Friday, October 21, 2011

ServiceReference.ClientConfig build management in Silverlight projects

I’ve blogged a before for web.config transformations and how I would like to see them in other projects. While for Windows Azure cloud service project there is already similar feature implemented, I wonder why there is no out of the box support for other project types.

Here I will reveal the powerful, yet simple implementation of such transformation over your ServiceReferences.ClientConfig files. Thus you will no longer wonder what are your service endpoints, and which endpoint you are using. And this is not Windows Azure specific. It is relevant for any Silverlight project.

Just implement these simple steps:

1. Edit your .csproj file of the Silverlight application. Add the following block:

<UsingTask TaskName="TransformXml"

   
AssemblyFile="$(MSBuildExtensionsPath32)\Microsoft\VisualStudio\v10.0\Web\Microsoft.Web.Publishing.Tasks.dll"
/>
   <
Target Name="BeforeBuild"
Condition="exists('ServiceReferences.$(Configuration).ClientConfig')">
     <!--
Generate transformed app config in the intermediate directory –
>    
<
TransformXml Source="ServiceReferences.ClientConfig"
      Destination="$(TargetDir)\ServiceReferences.ClientConfig"
      Transform="ServiceReferences.$(Configuration).ClientConfig"
/>
     <!--
Force build process to use the transformed configuration file from now on. –
>
     <
ItemGroup
>
       <
Content Remove="ServiceReferences.ClientConfig"
/>     
<
ContentWithTargetPath 
Include="$(TargetDir)\ServiceReferences.ClientConfig"
>      
<
TargetPath>ServiceReferences.ClientConfig</TargetPath
>
       </
ContentWithTargetPath
>
     </
ItemGroup
>
   </
Target>

right after:

 <Import 
Project="$(MSBuildExtensionsPath32)\Microsoft\Silverlight\$(SilverlightVersion)\Microsoft.Silverlight.CSharp.targets" />

2. Add new XML file to your project. Name it ServiceReferences.[BuildConfiguration].ClientConfig. Where [BuildConfiguration] can be the name of *any* build configurations you have defined for your project. The default build configurations are “Debug” and “Release”, but you may add as many as you like, to suit your development/testing/staging/live environments. Remember to set “Build Action” to “None”, and “Copy to output directory” to “Never”:



3. Add the required content in that custom file. For example, if you want to just change an endpoint for a service, you will have something like this (ServiceReferences.Debug.ClientConfig):

<?xml version="1.0" encoding="utf-8"?>
<
configuration
  xmlns:xdt="http://schemas.microsoft.com/XML-Document-Transform"
>
     <
system.serviceModel
>
         <
client
>
             <
endpoint 
address="http://127.0.0.1:81/DummyService.svc"
xdt:Transform="SetAttributes"
/>
         </
client
>
     </
system.serviceModel
>
</
configuration>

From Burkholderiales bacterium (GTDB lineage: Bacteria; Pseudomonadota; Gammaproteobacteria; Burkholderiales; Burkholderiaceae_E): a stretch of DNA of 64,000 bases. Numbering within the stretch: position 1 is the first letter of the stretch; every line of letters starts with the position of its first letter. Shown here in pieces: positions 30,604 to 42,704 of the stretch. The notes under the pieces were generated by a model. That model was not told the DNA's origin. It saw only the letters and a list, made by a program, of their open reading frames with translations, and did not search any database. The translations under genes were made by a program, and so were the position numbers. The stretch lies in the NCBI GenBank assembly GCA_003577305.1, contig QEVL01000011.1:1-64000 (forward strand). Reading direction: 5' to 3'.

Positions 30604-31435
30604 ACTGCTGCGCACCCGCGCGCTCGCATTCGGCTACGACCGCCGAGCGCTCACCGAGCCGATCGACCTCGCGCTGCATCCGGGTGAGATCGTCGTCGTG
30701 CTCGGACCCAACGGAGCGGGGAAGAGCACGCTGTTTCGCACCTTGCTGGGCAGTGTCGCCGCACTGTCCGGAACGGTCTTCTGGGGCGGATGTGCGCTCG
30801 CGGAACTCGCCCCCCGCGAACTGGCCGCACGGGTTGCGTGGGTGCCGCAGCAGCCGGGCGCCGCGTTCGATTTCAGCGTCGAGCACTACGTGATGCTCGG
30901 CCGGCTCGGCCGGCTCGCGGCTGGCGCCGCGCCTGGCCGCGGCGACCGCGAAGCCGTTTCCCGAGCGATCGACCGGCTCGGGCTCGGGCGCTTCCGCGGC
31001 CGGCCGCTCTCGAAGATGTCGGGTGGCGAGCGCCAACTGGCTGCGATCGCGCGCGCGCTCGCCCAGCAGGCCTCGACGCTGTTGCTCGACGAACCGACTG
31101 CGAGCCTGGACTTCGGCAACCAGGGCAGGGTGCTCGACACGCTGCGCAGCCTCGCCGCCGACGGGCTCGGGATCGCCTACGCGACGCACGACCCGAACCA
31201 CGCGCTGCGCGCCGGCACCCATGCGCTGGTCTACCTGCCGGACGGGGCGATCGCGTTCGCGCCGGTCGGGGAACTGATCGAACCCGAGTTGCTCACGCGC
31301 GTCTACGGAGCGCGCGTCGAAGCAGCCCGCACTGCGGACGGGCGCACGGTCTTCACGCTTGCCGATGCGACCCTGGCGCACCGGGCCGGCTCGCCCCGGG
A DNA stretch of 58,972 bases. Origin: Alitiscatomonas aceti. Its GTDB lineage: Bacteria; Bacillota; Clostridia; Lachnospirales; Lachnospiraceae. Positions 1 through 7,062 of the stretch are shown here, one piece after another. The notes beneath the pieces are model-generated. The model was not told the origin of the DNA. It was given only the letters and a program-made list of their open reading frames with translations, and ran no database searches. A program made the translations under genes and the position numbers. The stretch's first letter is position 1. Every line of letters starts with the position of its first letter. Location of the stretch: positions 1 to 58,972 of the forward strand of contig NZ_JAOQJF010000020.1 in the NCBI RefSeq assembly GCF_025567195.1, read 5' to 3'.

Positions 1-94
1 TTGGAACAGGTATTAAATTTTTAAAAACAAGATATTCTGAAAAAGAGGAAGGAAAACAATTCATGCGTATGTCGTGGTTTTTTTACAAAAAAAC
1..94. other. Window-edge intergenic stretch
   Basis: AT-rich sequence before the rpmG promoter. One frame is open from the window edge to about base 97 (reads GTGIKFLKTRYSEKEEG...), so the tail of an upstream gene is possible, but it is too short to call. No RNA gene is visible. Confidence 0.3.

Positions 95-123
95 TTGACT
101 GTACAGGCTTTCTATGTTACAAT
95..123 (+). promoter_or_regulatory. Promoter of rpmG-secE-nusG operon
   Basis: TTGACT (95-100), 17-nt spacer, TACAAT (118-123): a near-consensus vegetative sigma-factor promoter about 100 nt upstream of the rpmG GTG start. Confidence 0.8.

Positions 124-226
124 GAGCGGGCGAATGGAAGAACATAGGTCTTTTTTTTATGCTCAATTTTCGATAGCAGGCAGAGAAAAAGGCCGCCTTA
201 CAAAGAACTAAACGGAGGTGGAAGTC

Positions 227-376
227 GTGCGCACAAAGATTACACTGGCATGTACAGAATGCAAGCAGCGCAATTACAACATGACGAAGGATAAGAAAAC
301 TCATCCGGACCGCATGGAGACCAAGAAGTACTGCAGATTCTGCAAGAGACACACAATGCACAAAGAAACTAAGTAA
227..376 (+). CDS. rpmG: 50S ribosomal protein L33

For more information on XML transformations supported, please take a look at the MSDN documentation for Web.Config transformations. Do not panic! The documentation is for “web.config” transformations, but these are just XML transformations that can transform any XML file Winking smile

10 comments:

Mike said...

This is exactly what I'm looking for. Thanks for sharing!

Nick said...

This is really good, but there's a problem with it. Because the target is BeforeBuild, it will fail building if the clientconfig doesn't yet. If you delete your bin folder, you will get a failed build. The target bin has to exist first and it will work.

Nick said...

This is really good. This article fixes a couple issues I had with this method: http://stackoverflow.com/questions/7360533/dynamic-endpoints-in-servicereferences-clientconfig

Anton Staykov said...

@Nick, it will not fail, because there is condition for the target, which first checks the existence of desired transorming clientconfig. Also, ClientBin in the hosting web app has nothing to do with the clientconfig file, as this file is part of the XAP file.

Rodrigo S. Teixeira said...

Thanks for your tips, it was really helpful. I was going to give up using Transformation only because Silverlight application compatibility.

Rodrigo S. Teixeira said...

Thanks for your tips, it was really helpful. I was going to give up using Transformation only because Silverlight application compatibility.

Rodrigo S. Teixeira said...

Thank your for your tip. It was really helpful. I was going to give up using Transformation only because Silverlight application compatibility. You just save my work!

Chui Tey said...

Actually, you can modify the ServiceReferences.clientConfig and change the endpoint to "../yourservice.svc"

see MSDN

davron12 said...

Thank you! This is exactly what I was looking for. Now if only I could get that ServiceReference.Release.ClientConfig files to show up under the ServiceReference.ClientConfig file, the the Web.configs do...

IvanP said...

in case you dont want to be dependent on vs v10 use token, so the usingtask element would look like